India's naval surveillance big help - FM
SINGAPORE: India's maritime "surveillance" has "helped" Sri Lanka in
"a big way" in facing the challenge from the Liberation Tigers of Tamil
Foreign Minister Rohitha Bogollagama told The Hindu that his country
would continue to "advocate" that the international community take steps
to dry up the sources of funding and other forms of support for the LTTE.
Outlining Sri Lanka's diplomatic offensive in East Asia, Bogollagama,
who was here to attend the 'Shangri-La Dialogue,' cited Australia for
its efforts in moving against suspected pro-LTTE fund-raisers and
Asked whether the LTTE's nucleus still remained intact, he said
external assistance was needed to prevent "the supply of energy" to this
core particle. While Canada, the United States, India, the United
Kingdom, and the European Union had already proscribed the LTTE, Sri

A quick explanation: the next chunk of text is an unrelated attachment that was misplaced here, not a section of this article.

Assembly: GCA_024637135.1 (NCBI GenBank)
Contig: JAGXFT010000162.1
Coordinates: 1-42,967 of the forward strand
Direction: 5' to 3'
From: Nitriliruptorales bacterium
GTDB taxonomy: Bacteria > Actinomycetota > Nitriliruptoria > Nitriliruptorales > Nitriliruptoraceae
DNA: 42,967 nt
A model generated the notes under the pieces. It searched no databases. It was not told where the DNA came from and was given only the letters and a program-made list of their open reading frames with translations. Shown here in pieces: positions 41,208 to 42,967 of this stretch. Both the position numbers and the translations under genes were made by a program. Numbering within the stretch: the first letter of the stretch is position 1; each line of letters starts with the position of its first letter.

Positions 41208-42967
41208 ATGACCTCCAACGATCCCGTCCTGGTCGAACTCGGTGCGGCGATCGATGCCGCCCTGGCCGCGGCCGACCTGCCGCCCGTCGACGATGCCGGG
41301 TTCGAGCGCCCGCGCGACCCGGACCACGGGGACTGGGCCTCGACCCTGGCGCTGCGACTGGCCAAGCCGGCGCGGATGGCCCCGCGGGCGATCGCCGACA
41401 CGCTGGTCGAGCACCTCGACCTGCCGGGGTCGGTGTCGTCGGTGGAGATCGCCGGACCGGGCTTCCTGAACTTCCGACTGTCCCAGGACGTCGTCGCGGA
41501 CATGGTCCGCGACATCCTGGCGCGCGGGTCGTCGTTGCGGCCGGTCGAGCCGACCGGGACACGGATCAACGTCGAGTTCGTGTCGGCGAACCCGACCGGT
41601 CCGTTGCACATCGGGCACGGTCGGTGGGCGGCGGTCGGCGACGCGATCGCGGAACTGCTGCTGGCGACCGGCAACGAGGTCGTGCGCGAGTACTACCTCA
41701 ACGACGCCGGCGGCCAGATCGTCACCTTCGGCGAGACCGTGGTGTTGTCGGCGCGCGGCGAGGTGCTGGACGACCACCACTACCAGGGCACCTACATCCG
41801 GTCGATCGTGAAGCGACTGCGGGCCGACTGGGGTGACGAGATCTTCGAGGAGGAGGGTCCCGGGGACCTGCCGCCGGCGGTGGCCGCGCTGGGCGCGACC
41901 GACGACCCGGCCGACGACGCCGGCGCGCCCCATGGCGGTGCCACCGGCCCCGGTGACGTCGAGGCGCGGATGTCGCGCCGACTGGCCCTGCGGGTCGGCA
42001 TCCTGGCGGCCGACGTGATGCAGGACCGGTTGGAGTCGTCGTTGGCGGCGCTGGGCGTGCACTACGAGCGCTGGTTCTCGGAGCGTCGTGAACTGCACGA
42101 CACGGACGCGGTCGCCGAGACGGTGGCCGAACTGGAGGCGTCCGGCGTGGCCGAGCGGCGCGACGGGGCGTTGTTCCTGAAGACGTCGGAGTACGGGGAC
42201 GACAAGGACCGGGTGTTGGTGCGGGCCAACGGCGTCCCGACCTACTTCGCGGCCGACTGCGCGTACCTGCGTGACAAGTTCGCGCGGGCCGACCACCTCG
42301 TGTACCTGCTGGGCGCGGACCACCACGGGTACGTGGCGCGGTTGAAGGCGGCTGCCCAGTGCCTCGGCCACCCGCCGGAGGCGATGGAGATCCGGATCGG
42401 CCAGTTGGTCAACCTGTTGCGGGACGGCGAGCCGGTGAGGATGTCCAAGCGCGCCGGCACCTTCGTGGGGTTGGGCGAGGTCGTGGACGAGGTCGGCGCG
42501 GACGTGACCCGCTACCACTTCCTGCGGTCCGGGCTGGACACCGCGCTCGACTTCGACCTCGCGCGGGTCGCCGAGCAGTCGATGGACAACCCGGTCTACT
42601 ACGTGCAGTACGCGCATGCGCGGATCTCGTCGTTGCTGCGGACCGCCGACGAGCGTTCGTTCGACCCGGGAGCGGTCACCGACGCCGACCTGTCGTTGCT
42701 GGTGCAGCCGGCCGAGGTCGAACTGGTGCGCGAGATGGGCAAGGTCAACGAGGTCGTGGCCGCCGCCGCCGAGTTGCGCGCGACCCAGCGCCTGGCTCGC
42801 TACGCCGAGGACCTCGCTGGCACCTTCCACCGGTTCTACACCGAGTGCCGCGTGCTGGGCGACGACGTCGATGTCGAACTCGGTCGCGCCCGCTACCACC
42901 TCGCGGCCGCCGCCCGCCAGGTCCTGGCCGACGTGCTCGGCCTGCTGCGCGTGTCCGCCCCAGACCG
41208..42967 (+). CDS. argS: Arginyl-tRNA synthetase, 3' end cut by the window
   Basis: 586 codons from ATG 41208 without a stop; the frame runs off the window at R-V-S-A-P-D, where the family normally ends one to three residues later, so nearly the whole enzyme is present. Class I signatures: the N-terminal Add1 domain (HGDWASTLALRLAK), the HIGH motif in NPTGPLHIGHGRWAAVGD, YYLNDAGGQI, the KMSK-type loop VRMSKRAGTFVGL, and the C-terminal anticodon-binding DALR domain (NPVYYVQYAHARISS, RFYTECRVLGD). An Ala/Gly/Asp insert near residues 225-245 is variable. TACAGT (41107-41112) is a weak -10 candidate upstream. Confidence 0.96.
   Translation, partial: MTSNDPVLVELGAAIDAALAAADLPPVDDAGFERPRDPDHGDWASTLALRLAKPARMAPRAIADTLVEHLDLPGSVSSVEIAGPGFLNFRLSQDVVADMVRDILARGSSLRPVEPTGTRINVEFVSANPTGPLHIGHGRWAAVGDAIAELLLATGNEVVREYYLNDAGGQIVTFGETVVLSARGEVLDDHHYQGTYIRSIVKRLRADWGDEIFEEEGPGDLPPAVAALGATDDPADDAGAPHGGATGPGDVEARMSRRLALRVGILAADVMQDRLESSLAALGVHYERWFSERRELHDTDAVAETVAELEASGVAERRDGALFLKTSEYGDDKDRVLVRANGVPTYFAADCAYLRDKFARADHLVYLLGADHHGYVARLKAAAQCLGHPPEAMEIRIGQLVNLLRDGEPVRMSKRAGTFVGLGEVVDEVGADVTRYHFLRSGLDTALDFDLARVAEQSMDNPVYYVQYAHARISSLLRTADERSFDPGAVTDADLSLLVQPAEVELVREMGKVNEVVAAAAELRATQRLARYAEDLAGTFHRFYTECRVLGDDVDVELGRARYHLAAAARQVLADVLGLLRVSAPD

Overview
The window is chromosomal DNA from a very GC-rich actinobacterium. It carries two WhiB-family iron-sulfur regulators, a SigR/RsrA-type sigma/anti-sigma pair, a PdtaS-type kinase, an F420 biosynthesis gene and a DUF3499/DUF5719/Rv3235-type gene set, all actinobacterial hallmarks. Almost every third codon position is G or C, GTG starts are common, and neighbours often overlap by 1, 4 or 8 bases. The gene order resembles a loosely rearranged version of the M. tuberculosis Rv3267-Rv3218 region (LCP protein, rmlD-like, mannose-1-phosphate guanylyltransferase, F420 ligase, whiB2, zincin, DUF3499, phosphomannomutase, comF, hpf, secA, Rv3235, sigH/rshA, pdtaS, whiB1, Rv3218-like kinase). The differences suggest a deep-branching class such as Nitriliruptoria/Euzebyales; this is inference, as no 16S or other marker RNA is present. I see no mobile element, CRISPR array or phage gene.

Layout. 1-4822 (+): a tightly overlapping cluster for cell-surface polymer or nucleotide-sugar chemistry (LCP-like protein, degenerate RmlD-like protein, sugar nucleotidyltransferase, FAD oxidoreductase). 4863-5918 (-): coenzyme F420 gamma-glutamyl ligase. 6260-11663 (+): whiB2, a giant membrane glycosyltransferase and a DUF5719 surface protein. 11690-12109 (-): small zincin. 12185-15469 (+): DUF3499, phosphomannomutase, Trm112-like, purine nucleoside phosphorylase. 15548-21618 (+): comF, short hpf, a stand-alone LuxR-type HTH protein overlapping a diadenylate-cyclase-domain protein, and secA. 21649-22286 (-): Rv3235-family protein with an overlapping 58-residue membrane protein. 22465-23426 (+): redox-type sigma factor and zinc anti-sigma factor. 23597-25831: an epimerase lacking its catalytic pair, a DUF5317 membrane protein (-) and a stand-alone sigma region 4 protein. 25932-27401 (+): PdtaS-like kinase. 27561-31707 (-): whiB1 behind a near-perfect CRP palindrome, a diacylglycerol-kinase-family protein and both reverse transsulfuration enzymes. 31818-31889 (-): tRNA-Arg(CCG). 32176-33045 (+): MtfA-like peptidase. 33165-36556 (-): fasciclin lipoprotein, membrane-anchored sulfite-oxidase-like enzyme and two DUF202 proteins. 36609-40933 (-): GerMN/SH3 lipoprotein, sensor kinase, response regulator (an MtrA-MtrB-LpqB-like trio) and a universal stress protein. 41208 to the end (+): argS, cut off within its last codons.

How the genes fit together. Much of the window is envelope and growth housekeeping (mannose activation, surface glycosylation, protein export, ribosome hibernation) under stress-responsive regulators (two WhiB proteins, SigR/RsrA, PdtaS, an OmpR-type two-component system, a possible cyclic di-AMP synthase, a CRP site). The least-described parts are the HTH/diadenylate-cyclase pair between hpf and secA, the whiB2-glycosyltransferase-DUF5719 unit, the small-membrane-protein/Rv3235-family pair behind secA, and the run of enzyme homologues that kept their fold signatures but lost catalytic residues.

Lanka would not relent in its campaign for further actions by the
"The Navies of India and Sri Lanka are cooperating to the extent at
which the interests of both countries are safeguarded vis-a-vis the
threat that can emanate from the [maritime] movement of terrorists led
by the LTTE." He would not, however, describe this naval cooperation in
any politically-sensitive terminology.
Noting that Sri Lanka's huge engagement with China as "true friends"
was not driven by a specific LTTE-dimension, he said "the fact is that
we have China, India, Pakistan, and other friends who have helped us in
counter-terrorism." Bogollagama also wanted urgent action by some key
countries, whose local legislations, in his view, were already adequate
for a "comprehensive" crackdown on the LTTE's front organisations.
Looking beyond the challenges of the LTTE and its "floating
arsenals," Mr. Bogollagama said the Indian Ocean Naval Symposium, which
New Delhi had already launched as an operational exercise, "is a sign of
vital cooperation" among the littoral states, including Sri Lanka.